Nanofibers thinner than critical diameters have more strength

Scientists at the Technion-Israel Institute of Technology have shown that tiny polymer nanofibers become much stronger when their diameters shrink below a certain size. Their research, published in the January issue of Nature Nanotechnology, could make possible stronger fabrics that use less material.

Professor Eyal Zussman and Dr. Oleg Gendelman of the Faculty of Mechanical Engineering are the first to propose an explanation for this surprising behavior in very thin fibers.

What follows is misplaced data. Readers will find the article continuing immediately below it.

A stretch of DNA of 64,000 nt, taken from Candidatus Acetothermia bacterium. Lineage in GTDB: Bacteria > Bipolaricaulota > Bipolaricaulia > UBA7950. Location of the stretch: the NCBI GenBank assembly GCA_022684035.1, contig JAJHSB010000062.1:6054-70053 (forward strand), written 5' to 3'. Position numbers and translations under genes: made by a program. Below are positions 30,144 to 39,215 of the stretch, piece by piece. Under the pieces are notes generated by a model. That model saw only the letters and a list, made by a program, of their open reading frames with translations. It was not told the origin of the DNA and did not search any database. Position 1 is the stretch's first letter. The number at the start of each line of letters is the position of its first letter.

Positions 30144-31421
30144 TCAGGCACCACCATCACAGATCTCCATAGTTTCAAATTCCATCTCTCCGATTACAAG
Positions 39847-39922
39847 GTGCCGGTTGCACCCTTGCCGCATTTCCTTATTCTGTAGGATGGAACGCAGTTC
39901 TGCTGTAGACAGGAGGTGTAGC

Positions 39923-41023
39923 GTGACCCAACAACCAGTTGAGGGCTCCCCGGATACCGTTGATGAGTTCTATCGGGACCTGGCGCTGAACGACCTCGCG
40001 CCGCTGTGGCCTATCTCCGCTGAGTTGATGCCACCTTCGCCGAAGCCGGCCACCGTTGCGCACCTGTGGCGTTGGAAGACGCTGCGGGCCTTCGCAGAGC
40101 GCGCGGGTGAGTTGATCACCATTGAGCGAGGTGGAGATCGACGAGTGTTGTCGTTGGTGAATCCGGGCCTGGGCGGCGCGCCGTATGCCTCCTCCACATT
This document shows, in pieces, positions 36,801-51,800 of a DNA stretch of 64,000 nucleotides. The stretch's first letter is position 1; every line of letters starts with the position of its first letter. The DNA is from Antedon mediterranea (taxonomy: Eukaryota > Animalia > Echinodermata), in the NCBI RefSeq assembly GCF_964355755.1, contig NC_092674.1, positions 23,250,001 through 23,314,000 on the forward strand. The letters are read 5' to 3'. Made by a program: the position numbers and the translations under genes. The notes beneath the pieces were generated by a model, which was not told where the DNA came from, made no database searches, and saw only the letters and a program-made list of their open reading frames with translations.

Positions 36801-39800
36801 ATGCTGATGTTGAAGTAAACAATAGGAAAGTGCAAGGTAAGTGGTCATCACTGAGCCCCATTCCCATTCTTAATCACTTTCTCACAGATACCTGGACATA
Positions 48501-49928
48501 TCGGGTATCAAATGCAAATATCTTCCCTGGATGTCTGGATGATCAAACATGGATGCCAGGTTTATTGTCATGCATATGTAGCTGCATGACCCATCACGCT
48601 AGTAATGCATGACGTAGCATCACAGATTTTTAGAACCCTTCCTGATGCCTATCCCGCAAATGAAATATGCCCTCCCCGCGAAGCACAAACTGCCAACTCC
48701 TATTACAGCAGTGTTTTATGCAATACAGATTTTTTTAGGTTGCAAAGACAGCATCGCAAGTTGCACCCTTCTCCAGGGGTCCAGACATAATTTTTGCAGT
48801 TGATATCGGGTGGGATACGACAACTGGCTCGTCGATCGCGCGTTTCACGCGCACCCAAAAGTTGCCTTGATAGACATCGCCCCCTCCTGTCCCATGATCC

When the researchers measured the mechanical properties of nylon nanofibers, they found the critical diameter – the diameter at which the nylon nanofiber abruptly becomes stiffer—to be approximately 500 nanometers (about as thick as a spider web strand, or 100 times thinner than a human hair). They explained the abrupt increase in stiffness by considering the molecular structure inside the polymer fiber.

According to Zussman, each polymer nanofiber is made up of countless large, complex molecules called macromolecules. Macromolecules try to align themselves when the fiber is forming, but since they are so long and tangled, it is impossible for them to sort themselves out and align uniformly throughout the entire nanofiber. As a result, the nanofiber is a patchwork of differently oriented macromolecule regions. The researchers calculated the size of these regions to be roughly the same as the critical diameter of the nanofiber

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